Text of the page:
The August inflation numbers for China have just been released, so it's a good opportunity to dust off a number of the Chinese inflation charts. The headline stats: CPI inflation was 1.8% y/y (1.7% expected, 1.4% previous) and PPI inflation was 6.3% (5.7% expected, 5.5% previous). Basically China's August inflation numbers surprised to the upside, and as I'll outline with the graphs below, it's part of a gradual uptrend in inflation, and it may have wider and more meaningful implications than you might expect...
1. Inflation on the rise in China? China had what looked like a false start to a new inflationary era in 2016 with base effects (food related) sinking headline CPI inflation to a low of 0.8% in Feb - now at 1.8% in August. But looking at some of the core measures e.g. ex food and ex food & energy, there is a clear if gradual uptrend in consumer price inflation in China.
2. China - it's all about property: As we have extensively outlined previously - and a key factor informing our call last year for the surge in PPI which surprised most - is the point that property prices typically tend to have a profound impact across China's economy. This is why our view is to get China's economy you must first get what's going on in property. It's also worth noting, that China tends to run a tightening bias in its overall monetary policy settings when you see rising property, producer, and consumer price inflation, so be on watch for that - it could be a fresh dynamic that not many are expecting.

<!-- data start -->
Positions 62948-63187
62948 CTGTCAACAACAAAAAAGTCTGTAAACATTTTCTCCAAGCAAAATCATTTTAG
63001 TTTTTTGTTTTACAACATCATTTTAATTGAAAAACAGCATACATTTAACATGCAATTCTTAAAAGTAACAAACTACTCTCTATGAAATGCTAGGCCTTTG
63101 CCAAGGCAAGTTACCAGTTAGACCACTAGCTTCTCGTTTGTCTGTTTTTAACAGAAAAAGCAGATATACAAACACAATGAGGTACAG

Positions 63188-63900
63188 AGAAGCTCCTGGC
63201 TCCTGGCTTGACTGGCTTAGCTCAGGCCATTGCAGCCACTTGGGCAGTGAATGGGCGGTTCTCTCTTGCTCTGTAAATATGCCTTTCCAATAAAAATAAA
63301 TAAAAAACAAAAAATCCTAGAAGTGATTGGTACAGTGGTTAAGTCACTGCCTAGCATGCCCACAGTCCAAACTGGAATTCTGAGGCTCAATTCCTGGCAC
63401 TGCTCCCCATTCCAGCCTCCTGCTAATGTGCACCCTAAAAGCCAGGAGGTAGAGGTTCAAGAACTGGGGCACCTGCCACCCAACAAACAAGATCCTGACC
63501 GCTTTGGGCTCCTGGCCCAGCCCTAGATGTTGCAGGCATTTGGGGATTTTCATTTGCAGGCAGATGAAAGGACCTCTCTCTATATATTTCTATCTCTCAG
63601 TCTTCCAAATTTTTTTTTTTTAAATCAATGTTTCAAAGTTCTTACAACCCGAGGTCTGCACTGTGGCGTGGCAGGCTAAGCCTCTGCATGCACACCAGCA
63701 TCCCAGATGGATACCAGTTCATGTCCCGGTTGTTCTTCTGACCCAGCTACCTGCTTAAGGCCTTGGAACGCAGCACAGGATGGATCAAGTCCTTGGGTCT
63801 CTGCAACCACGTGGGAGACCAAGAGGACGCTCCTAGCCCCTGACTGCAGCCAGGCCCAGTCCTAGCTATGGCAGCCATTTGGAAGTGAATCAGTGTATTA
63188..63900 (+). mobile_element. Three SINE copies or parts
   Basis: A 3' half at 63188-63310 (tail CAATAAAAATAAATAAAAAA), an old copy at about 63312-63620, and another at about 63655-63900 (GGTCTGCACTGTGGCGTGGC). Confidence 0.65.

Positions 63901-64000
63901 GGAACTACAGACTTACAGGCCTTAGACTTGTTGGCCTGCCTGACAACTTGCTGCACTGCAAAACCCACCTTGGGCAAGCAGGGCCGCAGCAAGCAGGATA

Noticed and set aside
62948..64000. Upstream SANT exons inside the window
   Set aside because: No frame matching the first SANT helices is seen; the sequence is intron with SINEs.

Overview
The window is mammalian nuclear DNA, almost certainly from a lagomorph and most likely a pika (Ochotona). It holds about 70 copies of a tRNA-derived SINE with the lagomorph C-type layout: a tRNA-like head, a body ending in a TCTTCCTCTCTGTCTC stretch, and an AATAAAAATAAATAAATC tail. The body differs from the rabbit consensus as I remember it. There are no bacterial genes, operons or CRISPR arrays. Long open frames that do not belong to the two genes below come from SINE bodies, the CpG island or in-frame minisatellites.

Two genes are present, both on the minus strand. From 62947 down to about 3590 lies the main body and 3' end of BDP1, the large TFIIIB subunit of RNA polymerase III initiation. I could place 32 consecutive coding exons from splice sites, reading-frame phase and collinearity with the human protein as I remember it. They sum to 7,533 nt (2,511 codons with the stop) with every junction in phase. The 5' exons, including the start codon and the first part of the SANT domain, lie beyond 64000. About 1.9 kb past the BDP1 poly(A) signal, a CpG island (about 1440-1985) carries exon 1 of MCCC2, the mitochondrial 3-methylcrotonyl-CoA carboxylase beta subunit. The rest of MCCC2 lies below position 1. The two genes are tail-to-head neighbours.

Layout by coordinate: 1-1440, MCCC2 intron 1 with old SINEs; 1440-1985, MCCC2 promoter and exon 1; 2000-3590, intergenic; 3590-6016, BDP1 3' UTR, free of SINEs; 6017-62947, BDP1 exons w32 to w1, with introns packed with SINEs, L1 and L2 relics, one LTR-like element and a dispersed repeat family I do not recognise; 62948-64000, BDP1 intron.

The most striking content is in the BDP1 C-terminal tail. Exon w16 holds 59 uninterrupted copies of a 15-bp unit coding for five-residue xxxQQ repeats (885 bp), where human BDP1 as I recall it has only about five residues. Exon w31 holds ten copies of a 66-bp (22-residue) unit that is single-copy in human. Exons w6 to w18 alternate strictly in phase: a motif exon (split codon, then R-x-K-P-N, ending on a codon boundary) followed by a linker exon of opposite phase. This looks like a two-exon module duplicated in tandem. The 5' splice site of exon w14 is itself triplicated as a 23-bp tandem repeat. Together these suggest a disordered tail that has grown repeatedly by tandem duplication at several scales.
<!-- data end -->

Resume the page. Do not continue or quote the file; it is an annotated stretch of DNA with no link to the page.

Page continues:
3. The core of the matter - not just commodities? The chart below first appeared in the Weekly Macro Themes report as we looked at the surge in PPI - noting that obviously a big driver of PPI is commodities, but there has also been an observable pickup in producer price inflation for "general manufacturing" - that is, our composite of a selection of industries which are relatively less sensitive to commodities. Adding in non-food CPI you get a view of core inflation pressures, and there are some.
4. The surprising truth about Chinese inflation: The chart here shows the big surprise that it was to markets of the initial surge in PPI, and once again the (re)surge is taking punters by surprise. Astute observers will recall that inflation began surprising in China and swiftly also started to surprise to the upside in various other countries and regions.. in other words, one implication of a resurgence in inflation in China will be a generalized global resurgence in inflation - as I said before, don't count out "reflation" just yet.
5. One "So-What?" of higher Chinese PPI: High and rising Chinese producer price inflation has generally been positive for emerging market equity performance as the chart below shows. There's a couple of reasons for this, e.g. it typically happens as a result of a combination of higher commodity prices (good for commodity producing EM), stronger China in general (China is a big part of EM and driver of demand for other EM), also would typically reflect favorable currency backdrop for EM (sort of a financial conditions argument, or lack of financial stress for those EM vulnerable to FX). So should the latest resurgence in Chinese PPI persist it would reinforce the strength seen in emerging market equities.
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